DIESEL PARK WEST – SHAKESPEARE’S ALABAMA: Forgotten Albums

The late 1980’s were a time of a stagnating music industry and the continuing mantra from some music journalists predicting the death of the “guitar” in music, and so it was against this backdrop that Diesel Park West arrived on the scene.

Shakespeare’s Alabama

Track listing

Like Princes Do
All the Myths on Sunday
Bell of Hope
Out Of Nowhere
The Walking Hour
When the Hoodoo Comes
Opportunity Crazy
Jackie’s Still Sad
Here I Stand
A House Divided

The album arrived in 1989 to much critical acclaim in the music press and managed to get some decent airplay of their single “When the Hoodoo Comes” on late night radio shows, but despite this they failed to dent the top 40 with either their singles or album.

It would be a familiar story throughout their career, the nearly men of indie/alternative/rock music.

The band came from Leicester, England, learning their trade playing live through the 1980’s and finally getting a record contract in 1988. The band consisted of John Butler )Vocals, Guitar and main songwriter; Rick Wilson Guitar; Geoff Beavan Bass; and David Smith Drums.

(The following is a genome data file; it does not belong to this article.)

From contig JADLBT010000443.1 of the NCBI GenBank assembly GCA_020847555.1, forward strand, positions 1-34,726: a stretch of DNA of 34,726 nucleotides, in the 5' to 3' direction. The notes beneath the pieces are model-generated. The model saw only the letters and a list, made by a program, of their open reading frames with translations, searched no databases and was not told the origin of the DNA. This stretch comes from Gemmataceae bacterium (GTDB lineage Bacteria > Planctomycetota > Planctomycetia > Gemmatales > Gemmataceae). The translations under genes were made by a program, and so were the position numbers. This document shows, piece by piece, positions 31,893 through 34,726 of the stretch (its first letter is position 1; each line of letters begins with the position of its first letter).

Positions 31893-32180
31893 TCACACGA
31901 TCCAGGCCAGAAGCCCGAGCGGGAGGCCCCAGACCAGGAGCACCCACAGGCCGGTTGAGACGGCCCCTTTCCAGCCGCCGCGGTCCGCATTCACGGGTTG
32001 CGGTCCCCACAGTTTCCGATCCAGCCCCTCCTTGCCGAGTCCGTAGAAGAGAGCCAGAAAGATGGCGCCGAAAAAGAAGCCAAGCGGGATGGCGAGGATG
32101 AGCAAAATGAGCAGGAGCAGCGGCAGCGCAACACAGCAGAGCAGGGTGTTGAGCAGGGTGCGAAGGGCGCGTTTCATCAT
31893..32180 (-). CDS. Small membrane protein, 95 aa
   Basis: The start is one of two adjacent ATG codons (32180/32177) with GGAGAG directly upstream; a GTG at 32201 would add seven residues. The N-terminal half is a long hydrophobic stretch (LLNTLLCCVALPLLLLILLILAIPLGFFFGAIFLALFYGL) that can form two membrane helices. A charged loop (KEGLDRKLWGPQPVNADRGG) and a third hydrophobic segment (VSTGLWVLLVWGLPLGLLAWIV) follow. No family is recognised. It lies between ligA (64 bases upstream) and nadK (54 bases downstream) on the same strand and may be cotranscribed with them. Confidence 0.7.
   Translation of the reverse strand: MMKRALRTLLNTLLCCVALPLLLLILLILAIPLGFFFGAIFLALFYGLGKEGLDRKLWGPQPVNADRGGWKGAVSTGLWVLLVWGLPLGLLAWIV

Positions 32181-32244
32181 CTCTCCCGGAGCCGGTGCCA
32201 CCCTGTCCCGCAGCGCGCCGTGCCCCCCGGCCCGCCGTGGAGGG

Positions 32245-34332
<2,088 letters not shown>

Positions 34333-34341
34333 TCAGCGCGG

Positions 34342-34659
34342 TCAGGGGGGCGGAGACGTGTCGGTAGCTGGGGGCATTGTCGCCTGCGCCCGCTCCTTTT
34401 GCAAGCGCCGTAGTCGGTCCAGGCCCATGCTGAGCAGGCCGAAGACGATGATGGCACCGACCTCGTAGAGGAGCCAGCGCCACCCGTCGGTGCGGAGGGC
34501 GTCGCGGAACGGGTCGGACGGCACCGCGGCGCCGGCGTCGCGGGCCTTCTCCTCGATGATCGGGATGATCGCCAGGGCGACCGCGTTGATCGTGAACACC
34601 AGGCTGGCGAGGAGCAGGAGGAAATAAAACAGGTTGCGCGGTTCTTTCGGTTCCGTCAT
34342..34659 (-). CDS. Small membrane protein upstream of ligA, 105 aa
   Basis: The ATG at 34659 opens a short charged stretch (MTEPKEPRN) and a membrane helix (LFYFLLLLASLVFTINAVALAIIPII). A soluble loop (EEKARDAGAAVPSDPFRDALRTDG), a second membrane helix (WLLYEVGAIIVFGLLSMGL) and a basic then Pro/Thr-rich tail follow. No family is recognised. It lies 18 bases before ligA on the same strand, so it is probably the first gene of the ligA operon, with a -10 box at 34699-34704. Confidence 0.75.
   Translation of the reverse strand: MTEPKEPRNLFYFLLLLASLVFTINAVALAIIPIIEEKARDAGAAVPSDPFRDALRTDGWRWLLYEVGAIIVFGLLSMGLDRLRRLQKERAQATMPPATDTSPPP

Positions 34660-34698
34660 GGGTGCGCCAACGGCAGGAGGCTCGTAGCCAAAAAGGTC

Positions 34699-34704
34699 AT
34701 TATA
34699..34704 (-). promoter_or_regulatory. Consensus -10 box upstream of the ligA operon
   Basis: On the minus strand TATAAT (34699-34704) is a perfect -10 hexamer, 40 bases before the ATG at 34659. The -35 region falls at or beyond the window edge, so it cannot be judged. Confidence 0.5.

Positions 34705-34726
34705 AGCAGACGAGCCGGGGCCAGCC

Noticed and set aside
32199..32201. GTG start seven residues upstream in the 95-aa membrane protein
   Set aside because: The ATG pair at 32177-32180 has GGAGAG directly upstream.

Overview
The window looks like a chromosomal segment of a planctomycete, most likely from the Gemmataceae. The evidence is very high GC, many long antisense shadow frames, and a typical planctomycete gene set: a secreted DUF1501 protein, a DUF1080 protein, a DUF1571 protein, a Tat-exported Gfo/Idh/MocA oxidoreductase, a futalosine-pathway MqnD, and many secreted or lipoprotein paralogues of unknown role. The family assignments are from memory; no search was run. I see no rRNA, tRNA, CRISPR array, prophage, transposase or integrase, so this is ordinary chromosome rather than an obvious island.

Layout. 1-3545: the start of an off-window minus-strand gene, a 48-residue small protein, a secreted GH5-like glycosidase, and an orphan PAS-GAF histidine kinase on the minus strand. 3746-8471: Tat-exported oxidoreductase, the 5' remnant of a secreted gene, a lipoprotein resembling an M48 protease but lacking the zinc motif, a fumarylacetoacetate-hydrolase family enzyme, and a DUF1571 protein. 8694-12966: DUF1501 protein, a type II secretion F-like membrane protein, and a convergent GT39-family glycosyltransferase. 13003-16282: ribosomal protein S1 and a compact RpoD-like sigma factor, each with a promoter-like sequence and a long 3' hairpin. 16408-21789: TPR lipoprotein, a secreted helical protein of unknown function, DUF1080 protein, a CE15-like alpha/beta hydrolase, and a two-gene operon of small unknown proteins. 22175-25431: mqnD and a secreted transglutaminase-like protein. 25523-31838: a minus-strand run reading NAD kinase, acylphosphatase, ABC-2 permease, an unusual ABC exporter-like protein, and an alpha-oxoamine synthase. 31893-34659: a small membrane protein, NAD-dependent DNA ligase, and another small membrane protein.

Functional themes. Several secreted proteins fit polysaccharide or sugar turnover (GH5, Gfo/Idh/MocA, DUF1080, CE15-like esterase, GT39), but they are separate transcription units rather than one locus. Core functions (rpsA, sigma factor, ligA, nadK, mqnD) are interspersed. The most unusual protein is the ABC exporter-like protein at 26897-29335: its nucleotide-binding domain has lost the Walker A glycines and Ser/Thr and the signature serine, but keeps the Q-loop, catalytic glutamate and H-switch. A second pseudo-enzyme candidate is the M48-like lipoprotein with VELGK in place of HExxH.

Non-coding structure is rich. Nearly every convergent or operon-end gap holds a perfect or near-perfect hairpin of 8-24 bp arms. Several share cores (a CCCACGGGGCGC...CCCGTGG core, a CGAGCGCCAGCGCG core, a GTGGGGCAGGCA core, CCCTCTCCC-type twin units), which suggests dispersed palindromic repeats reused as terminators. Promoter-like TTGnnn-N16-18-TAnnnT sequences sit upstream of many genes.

The most remarkable thing about this album is how it did not become a massive hit at the time.  No doubt with mainstream radio play by Radio 1 it would have been.  However, the stranglehold on the music industry at the time of this radio station meant little could enter the charts without it’s seeming approval.

The album is full of superb song writing and sound incredibly confident throughout.  The music was reminiscent of REM/Birds feel to the music yet with an individualistic sound.  The songs on this album are memorable and have extremely catchy choruses, and the vocal performance from Butler is searing and superb. This has to go down as one of the best debut albums of this genre.

There are simply too many highlights on this album – but for what it is worth must listens are When the hoodoo comes; Like Princes Do; All the Myths On Sunday; and Jackie’s Still Sad.

Some would have said it was perfect timing for an album like this in 1989, however, soon the music scene would change beyond recognition, as the Manchester and Dance scenes took off in earnest and Diesel Park West were to be left in the cold by EMI.

Nevertheless, this album is a testament to “classic” albums not necessarily being ones that sold in high volume.  A remastered version is now available including bonus tracks and is well worth a listen.

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